Platform As A Service Or Software As A Service
I was recently talking to a local small business manager who told me about how his company saved itself by switching format. Clients demanded to get updates and they felt compelled to comply. Payment in a one-time fee meant that the longer clients used their software the less they profited. This turned around when they went to a monthly plan: clients became a cash flow and they have the resources to update generously. I wanted to share this because it is so similar to the experience I had in deciding the form of the service provided by Gym Insight.
This sort of software as a service (SAAS) is essentially what is popularly called the cloud. The software that you sign up for is hosted on the provider’s server and you have a license to access it through your account. At your end you just need a basic Internet access point, which can be a PC, Mac, tablet or even an inexpensive Chromebook, and a connection to the Internet.
Many companies haves switched to the newer model because it helps everyone involved. If you receive one upfront payment something will happen to allocate the income or there will be a temptation to take a profit. With the SAAS model you will have a continuous flow of income over an extended period that can be reinvested into updates and service delivery.
Everything Works Better Together In The Cloud
The exciting part of service in the cloud is that even the small business owner who may not be technologically sophisticated can have access to systems and tools that would have cost millions not so long ago. There is a long list of advantages for SAAS. Principally there is no on-site installation or investment in equipment. Updates and support is handled centrally so that they are dealt with quickly and efficiently. Finally, there is less cost or any of the added complexities of installed software, it just works more easily.
Microsoft Office and Intuit QuickBooks seem to be focusing all of their development efforts on the cloud based versions of their systems. This works out for the best for everyone. Systems with data sharing features (APIs) integrate directly with them. You can build up a modular system that goes beyond what the original service allowed on its own. This is something that you could never do with installed software. You can match your bookkeeping system to your customer relations management system or your inventory and invoicing service.
Pay A Nickel And Pivot On A Dime
There is still a long way to go but there are a few hints as to how the trend will develop. Tighter integration across more platforms comes from services such as IFTTT and zapier.com. At present the number of applications these services can string together is limited but growing. Eventually it is likely that there will be easy to use, low cost solutions for just about any business situation.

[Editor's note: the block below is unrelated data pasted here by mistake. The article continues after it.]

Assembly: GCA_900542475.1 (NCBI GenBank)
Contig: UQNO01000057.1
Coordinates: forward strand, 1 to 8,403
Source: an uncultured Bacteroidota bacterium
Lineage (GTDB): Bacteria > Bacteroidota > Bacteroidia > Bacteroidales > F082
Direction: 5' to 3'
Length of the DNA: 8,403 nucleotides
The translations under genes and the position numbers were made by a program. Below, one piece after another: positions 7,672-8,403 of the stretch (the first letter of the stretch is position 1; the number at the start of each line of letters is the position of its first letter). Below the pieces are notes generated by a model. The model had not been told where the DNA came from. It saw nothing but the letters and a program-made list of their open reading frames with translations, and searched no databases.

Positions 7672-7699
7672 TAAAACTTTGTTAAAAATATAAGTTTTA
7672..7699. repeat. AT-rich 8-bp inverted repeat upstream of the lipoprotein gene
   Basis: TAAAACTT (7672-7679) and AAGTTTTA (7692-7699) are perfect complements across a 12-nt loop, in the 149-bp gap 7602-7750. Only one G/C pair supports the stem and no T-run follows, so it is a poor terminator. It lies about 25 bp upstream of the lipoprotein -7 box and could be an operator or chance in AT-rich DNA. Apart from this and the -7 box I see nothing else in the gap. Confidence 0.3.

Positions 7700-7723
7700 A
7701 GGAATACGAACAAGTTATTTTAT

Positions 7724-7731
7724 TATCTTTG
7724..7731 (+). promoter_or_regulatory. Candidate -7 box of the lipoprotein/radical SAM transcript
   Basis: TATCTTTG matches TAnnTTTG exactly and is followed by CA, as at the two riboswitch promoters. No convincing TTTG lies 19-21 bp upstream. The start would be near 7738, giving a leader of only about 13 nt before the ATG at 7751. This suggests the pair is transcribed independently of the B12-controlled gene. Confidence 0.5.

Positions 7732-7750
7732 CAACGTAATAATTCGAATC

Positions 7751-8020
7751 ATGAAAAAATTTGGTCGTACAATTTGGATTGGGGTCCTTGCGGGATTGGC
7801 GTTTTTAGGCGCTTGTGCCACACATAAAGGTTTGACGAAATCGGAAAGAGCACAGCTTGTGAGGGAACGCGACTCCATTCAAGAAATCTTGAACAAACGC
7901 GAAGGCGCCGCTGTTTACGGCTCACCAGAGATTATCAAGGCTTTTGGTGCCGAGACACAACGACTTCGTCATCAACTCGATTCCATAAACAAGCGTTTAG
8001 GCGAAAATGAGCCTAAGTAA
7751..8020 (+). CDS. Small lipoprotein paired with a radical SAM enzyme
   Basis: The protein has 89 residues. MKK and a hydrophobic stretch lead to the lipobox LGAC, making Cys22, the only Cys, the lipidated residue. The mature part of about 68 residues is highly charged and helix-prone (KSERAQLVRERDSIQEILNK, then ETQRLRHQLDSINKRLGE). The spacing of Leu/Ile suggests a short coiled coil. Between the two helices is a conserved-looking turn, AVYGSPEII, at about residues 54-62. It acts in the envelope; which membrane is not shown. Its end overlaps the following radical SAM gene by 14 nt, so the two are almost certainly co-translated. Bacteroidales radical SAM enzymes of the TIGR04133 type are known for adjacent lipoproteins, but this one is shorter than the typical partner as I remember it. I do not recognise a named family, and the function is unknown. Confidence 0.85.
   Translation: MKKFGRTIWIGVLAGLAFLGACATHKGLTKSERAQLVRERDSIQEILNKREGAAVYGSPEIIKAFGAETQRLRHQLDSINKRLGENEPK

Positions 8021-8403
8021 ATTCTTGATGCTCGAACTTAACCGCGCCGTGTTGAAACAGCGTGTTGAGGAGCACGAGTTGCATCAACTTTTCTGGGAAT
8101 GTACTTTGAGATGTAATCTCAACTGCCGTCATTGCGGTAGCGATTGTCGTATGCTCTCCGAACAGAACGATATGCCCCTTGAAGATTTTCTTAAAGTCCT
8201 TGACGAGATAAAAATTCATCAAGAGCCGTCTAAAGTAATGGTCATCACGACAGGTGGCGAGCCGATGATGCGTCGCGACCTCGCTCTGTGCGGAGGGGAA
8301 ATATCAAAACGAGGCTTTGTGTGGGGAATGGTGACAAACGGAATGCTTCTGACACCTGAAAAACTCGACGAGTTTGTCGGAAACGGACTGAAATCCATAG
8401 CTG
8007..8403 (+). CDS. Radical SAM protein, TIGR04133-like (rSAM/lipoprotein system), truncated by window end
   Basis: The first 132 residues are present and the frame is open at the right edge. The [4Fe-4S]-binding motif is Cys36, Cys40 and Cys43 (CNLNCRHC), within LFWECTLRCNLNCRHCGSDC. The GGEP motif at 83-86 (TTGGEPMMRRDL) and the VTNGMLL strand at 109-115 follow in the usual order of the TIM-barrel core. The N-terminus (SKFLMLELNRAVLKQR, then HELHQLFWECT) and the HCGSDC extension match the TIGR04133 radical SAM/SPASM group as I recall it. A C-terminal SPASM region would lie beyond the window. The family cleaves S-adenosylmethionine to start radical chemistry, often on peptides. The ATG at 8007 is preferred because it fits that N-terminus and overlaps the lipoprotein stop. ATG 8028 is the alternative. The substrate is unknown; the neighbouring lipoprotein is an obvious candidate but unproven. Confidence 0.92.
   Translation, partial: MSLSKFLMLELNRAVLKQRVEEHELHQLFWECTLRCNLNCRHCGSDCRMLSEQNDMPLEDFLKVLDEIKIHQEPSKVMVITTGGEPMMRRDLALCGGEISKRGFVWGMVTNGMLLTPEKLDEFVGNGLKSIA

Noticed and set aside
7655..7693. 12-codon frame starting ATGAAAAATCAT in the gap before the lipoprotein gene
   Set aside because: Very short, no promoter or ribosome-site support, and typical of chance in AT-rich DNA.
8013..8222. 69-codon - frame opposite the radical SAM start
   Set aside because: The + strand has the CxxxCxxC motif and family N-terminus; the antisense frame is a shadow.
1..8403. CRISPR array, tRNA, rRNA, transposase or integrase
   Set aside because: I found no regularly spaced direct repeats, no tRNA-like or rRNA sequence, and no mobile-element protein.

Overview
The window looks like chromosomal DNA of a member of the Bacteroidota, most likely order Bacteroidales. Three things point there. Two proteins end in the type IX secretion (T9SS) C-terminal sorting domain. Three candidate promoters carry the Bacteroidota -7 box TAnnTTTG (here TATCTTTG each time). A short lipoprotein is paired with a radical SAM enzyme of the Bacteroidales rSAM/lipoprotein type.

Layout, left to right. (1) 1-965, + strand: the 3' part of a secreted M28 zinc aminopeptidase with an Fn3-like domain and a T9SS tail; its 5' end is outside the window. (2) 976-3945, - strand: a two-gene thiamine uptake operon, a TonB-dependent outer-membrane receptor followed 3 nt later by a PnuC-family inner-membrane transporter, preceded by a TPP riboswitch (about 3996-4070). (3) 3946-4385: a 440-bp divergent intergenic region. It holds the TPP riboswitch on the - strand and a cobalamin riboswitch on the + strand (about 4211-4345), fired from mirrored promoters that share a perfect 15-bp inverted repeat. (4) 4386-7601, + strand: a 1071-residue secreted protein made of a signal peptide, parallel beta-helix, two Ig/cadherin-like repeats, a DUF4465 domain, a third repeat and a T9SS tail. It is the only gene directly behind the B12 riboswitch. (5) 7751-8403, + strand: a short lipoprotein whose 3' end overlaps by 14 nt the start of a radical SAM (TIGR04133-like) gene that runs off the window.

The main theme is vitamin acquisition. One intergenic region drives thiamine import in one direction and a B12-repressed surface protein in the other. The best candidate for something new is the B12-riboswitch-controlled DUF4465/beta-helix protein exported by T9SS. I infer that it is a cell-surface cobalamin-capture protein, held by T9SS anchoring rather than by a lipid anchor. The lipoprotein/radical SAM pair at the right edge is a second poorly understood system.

The principle is that by accessing your account in a service an action is triggered by an event. The action is in some other service to which you subscribe. The triggers and actions are still pretty basic. It is likely that in the near future such services will become more sophisticated and take integrations to high levels of customization.
If you are familiar with salesforce.com you know how SAAS applications can scale very easily. You just add an additional license for each new user. There is no hassle of adding equipment and dealing with an IT department.
Within a few years, gym start ups and studios will put together information systems on an ad hoc basis that in previous years small to medium sized business could only dream of. The marketplace that business must compete in will probably be more turbulent than ever, so the ability to quickly reconfigure information management systems will be vital to survival.
Less Installed Software More Dynamic Information Management
Insight makes the best use of both approaches to software tools. The management features are delivered from the cloud, for other things like RFID and twenty-four hour access we deliver onsite software that fits those roles best.
What it means is that, like other applications that rely on the cloud there is no burden of having to make sure you have the latest updates, no issues of IT support and capital in the servers needed to run a dedicated system. It also means that your cost is directly proportional to the number of users; you only pay for what you need and grow the system with the business.
Jones, Don. “The Business Case for Software as a Service (SaaS).” Quest Software. 2010. http://www.quest.com/quest_site_assets/whitepapers/wpw_saas_jones_us_mj.pdf (accessed November 30, 2014).